Why, after six ISPs, I settled, and stayed with,CIX.

I originally started e-mailing on the Internet way back in 1986 when, through a BBS account with Mission Impossible, affectionally known in those days as mish, or Miss Imp, I had access to the Internet.

Naturally, when our home grown Tim Berners-Lee invented the world wide web, I took to that like a duck takes to water.

Over the years I have experimented with Gopher, E-Mail, News Groups and the Web. Gopher was fine but for quick assistance, I found News Groups an ideal way of finding information in a hurry. The web took a long time to come of age, and as it did, many of the wrong sort of people started inhabiting News Groups and flame wars developed with filthy language and uncouth manners. In addition, people wrote software which trawled the news groups collecting e-mails for spamming purposes.

Between 1997 and 2000 I experimented with lots of e-mail providers. The free ones and the paying ones and one day I discovered CIX. Since I opened an account with CIX it has been my main e-mail provider ever since.

There are two parts to ones subscription to CIX. The first part is the same as most other ISPs provide – e-mail and access to newsgroups.

It is the second part which enraptured me and caught my imagination. The best way to describe it is to give an overall picture and then describe what I manage to get out of it.

Conference System.

There are over 10,000 conferences on CIX. Half of them are completely hidden and are private conferences between groups and companies, used, quite often, for inter-communications and brainstorming.

The rest are visible and half of the remainder can be joined instantly, whilst the other half restrict your joining until you have e-mailed the moderator and requested entry. Often you have to prove you have a good reason for wanting to join. For example I had to prove I was a journalist for the hacks conference.

I can hear many of you actually saying, “So what, that’s what we have newsgroups for.” I hear you, but believe me, CIX is totally different. For one thing you can’t have private and restricted access newsgroups. And another if you spam a CIX conference you get quickly removed by the moderator and, if you persevere, by the owners of CIX. Bad language is frowned upon. And, what is more important, because you are all part of a closed community, people are friendlier and more willing to help one another.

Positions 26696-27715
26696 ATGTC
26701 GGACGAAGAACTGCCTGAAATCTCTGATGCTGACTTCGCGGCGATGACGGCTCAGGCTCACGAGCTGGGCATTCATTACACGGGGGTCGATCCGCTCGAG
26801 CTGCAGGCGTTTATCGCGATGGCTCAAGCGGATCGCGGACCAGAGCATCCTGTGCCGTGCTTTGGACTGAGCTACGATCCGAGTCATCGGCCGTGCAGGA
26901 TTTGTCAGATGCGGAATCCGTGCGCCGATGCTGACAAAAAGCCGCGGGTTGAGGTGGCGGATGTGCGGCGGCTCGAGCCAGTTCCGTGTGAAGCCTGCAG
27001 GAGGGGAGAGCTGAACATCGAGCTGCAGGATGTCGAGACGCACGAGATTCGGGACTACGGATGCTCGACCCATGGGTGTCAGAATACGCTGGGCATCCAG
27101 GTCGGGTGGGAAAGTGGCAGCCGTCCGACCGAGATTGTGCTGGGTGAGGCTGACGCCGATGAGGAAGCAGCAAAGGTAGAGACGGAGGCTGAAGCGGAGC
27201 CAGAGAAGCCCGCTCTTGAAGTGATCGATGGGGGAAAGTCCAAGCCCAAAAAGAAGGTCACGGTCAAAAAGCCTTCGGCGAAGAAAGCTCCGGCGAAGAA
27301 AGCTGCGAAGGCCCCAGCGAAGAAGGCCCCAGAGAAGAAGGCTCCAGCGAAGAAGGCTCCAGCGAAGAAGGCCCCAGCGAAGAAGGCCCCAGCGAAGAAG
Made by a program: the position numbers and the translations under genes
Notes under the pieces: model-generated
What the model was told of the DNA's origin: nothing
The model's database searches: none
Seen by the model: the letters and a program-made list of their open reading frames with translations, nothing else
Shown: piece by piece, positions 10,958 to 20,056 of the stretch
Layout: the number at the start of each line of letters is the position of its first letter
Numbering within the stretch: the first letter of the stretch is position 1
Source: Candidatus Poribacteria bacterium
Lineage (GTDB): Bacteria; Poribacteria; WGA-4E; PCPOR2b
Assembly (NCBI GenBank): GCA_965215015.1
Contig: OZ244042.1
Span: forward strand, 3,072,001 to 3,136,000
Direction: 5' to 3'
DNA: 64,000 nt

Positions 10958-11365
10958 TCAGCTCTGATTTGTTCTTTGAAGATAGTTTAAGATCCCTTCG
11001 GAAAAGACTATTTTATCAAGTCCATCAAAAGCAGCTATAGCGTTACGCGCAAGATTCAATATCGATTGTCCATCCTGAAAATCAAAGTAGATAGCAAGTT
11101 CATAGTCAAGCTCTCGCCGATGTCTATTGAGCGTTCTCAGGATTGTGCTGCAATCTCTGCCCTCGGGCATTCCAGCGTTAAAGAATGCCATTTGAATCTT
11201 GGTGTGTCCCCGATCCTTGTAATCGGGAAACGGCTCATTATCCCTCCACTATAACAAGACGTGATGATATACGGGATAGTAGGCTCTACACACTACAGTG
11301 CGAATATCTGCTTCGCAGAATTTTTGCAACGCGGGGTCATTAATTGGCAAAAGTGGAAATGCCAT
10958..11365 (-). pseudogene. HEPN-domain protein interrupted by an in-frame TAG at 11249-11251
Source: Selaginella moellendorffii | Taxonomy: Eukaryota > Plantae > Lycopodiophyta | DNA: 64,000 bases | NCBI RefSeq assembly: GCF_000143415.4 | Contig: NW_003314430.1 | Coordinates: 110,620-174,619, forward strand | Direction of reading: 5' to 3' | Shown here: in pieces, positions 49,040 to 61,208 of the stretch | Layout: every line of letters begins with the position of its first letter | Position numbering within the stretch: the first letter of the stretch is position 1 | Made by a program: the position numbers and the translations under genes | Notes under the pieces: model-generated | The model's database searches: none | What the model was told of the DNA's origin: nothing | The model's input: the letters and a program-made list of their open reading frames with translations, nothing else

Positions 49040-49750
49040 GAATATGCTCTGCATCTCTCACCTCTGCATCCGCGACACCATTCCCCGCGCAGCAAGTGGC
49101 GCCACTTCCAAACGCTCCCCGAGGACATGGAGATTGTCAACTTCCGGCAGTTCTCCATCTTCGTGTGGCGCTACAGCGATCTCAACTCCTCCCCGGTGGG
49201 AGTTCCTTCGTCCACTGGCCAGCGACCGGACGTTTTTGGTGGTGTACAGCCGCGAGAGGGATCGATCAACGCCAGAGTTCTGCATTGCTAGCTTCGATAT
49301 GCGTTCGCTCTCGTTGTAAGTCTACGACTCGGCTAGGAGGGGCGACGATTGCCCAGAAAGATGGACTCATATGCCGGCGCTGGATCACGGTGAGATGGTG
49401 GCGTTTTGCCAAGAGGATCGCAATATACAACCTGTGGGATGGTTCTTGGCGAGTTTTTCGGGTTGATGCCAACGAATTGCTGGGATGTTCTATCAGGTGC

There are conferences for just about every type of computer hardware and peripherals, and also for software as well. There are conferences for photographers, Skype Users, Mobile Phone users, hardware owners (specif) and software owners (also specific) to name but a few. And remember, there are around five thousand of them, and over a thousand different topics of interest.

There is a noticeboard where you can send a short postcard up, for example, asking whether anyone knows of good restaurants in Cape Town as you are going there on holiday (“Panama Jacks” is a good one). Literally within minutes replies will start rolling in to your e-mail address! And a PC Noticeboard where you can advertise for help on a specific computer matter. There is an active auction conference where I have sold many of my possessions no longer needed. And bought others!

I wanted to join a conference for business brainstorming but couldn’t find one. I put a notice up on the noticeboard conference and within half an hour got enough messages to assure myself that this could be a success. I downloaded extra “conference moderator” software and set up my conference. Within twenty-four hours there were a dozen of us ready and able to help each other with brainstorming ideas.

A group of Cixen (name given for people on Cix) started up an Internet business, all drawn from a single notice up on the noticeboard conference!

The cost?

For unlimited access through the telephone lines it is £15 a month for both ISP and conferencing, although occasional users can get in for half that price. The company has recently been purchased by Pipex but don’t seem to be wanting to end the conference facilities. If they did, they would decimate their income over night.

You can now enjoy web based conferencing for around £7.50 a month if you don’t want to use the ISP facilities.

I will post the link for the Pipex page to subscribe to Cix as an ISP later, as a comment. Meanwhile follow the link below for the online conferencing.


  1. #1 by Anonymous on Thursday, 9 December 2004 - 5:27 pm

    Yes, I am a member of Cix and have been since the early eighties!Good innit.Mike

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